Yellow bass are yellowish-silver with 7 black or brown stripes on the top and middle of their body that run from their head to tail. The stripes lower on their bodies are broken or jagged in the middle. Their backs are olive green or olive gray, and they are white or yellow underneath. Some of their fins are dark or dusky and others are clear or white. They have yellow eyes, and no teeth or tongue. Their bodies are thin from side to side but wide from top to bottom. (Hassan-Williams and Bonner, 2007; Page and Burr, 2011; "Yellow Bass (Morone mississippiensis)", 2009)
Yellow bass live in waters that drain into Lake Michigan and the Mississippi River basins from Minnesota down to the Gulf of Mexico. They are native to parts of Oklahoma and Texas, and are found east through the middle of Tennessee. Yellow bass have been introduced in other places like Arizona. (Lee, et al., 1980; Page and Burr, 2011; "Yellow Bass (Morone mississippiensis)", 2009)
Yellow bass live in quiet pools, dams, or slow-moving waters that are part of streams, lakes, and man-made water reservoirs. They prefer clear water with few plants but lots of carp. They live on or close to the bottom of lakes and rivers. (Carlander, 1997; Froese, 2010; Lee, et al., 1980; Page and Burr, 2011)
Eggs take 4 to 6 days to hatch after they are fertilized. They hatch at 21°C. Within 4 days, the young fish absorb their yolk sacs. They gather in groups called schools, and grow quickly. In a lake in Tennessee, they got to be almost 20 cm long in the first year. (Burnham, 1910; Carlander, 1997; Hassan-Williams and Bonner, 2007; Pfleiger, 1997; Schoffman, 1958)
Yellow bass are able to release and fertilize eggs when they are 2 to 4 years old, depending on where they live. Males often mature when they are 2 to 3 years old, and females usually mature when they are 3 to 4 years old. Females have more than one set of eggs in the same season. Yellow bass scatter their eggs in late April to early June after the water gets to be 14.5°C to 26°C. Females release groups of eggs into the water which males fertilize. This process is called spawning. (Burnham, 1910; Carlander, 1997; Pfleiger, 1997)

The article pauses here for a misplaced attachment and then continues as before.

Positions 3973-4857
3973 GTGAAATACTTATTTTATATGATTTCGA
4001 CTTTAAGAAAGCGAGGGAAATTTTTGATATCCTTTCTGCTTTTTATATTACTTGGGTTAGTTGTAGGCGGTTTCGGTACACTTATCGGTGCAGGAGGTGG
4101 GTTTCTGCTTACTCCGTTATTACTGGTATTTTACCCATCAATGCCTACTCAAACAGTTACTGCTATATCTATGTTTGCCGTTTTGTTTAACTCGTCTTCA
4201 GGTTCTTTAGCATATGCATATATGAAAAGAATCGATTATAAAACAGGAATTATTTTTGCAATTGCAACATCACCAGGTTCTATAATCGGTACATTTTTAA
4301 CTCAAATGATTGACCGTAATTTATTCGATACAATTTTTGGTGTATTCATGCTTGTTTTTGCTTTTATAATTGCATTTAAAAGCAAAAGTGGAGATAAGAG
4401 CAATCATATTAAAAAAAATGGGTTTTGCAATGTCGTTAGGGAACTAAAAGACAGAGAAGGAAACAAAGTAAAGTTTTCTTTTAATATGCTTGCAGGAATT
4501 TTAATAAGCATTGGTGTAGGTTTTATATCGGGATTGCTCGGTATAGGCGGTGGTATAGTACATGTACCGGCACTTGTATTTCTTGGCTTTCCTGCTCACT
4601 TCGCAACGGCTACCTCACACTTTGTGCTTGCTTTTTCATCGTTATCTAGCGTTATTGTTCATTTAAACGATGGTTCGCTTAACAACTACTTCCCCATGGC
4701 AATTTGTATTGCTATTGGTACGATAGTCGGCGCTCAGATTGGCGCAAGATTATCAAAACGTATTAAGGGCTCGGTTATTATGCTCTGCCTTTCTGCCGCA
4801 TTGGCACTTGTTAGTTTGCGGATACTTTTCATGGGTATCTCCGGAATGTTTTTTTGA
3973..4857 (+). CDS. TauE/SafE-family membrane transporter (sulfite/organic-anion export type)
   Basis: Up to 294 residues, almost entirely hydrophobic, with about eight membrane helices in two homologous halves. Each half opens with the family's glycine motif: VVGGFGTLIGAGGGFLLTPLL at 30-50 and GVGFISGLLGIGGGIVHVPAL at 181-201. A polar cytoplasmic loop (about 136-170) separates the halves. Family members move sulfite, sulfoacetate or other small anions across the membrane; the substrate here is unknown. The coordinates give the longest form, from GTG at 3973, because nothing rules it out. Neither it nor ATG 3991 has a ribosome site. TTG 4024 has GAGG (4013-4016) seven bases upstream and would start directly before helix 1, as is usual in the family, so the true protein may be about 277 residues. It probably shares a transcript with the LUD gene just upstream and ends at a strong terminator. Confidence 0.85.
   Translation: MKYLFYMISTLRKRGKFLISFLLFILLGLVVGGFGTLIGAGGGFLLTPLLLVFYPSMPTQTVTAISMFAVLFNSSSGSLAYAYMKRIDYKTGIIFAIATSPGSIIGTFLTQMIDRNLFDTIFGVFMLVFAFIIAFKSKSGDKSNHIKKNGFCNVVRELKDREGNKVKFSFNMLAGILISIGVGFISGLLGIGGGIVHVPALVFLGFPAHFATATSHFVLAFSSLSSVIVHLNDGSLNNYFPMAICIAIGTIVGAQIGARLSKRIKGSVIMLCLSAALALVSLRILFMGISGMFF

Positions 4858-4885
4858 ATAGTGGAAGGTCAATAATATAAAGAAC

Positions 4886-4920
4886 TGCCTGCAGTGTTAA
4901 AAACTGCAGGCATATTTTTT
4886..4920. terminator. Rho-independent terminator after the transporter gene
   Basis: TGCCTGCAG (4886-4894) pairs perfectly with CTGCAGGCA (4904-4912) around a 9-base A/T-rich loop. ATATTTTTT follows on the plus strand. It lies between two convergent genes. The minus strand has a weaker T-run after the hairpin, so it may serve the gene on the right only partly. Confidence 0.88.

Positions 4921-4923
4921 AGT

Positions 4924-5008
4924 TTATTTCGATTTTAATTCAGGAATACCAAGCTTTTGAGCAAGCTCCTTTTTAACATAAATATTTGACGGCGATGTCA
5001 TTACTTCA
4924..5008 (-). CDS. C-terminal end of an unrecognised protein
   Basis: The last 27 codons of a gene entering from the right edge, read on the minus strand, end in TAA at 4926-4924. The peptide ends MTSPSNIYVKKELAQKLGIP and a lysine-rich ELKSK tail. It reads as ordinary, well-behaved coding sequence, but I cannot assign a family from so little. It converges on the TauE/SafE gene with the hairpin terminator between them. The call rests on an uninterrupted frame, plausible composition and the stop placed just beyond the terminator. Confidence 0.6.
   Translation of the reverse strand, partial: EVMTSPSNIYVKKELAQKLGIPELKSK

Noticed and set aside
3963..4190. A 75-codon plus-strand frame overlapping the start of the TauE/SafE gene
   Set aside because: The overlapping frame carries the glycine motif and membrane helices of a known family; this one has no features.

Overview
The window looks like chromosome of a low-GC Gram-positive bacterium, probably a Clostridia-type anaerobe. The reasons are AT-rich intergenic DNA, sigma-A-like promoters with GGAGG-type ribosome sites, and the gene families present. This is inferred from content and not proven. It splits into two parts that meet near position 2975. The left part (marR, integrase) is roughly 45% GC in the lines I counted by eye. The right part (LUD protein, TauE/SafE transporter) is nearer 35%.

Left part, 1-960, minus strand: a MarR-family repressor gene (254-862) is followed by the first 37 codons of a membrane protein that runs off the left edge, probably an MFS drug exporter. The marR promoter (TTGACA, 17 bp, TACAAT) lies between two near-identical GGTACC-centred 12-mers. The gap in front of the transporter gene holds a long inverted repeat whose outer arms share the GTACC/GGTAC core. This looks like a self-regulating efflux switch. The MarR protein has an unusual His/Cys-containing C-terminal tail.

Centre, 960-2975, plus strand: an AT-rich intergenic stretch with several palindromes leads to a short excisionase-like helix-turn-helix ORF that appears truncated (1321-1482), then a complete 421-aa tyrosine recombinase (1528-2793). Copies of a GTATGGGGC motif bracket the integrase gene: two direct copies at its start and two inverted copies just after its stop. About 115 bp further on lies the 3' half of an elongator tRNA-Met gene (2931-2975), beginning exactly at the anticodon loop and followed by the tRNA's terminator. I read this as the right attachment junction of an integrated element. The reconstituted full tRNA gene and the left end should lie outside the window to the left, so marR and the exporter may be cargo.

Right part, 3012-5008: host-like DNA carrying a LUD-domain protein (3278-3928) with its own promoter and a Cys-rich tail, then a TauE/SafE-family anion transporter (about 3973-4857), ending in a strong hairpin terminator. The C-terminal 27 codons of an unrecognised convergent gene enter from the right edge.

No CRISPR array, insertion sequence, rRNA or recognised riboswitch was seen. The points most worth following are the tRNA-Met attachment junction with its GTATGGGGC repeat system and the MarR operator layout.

Yellow bass spawn once per year in streams or lakes between late April and early June. Females lay on their right sides over gravel or rocks that are from 0.6 to 0.9 m deep and release their eggs. Males swim nearby and fertilize the eggs as they are released. (Bosworth, et al., 1998; Carlander, 1997; Hassan-Williams and Bonner, 2007; Pfleiger, 1997)
Yellow bass can live for up to 7 years in the wild. (Froese, 2010)
Yellow bass form groups called schools. They feed near the surface or at middle depths in lakes and rivers. They might move from lakes or larger parts of rivers into smaller, shallower streams in order to release and fertilize their eggs. They feed at dusk and dawn. (Hassan-Williams and Bonner, 2007; Lee, et al., 1980)
Bass use sight, hearing, chemical signals to understand their environment. Their main sense organ is their lateral line, which runs from their head to tail and also helps them sense vibrations..
Yellow bass eat mainly small animals without vertebrae that they find near the surface of the water or in middle depths. Young yellow bass usually eat zooplankton, small crustaceans, and insects. The size of prey they can eat usually gets bigger as yellow bass grow. Adult yellow bass eat fish, including smaller yellow bass. Yellow bass hunt at dusk and at dawn. (Collier, 1959; Darnell, 1961; Goldstein and Simon, 1999; Hassan-Williams and Bonner, 2007)
Possible predators of yellow bass are white bass, striped bass, walleye, bluefish, weakfish, white perch, and bluegill. These kinds of fish eat other bass fishes in the same genus. (Martens, 2006; Morgan, 2006)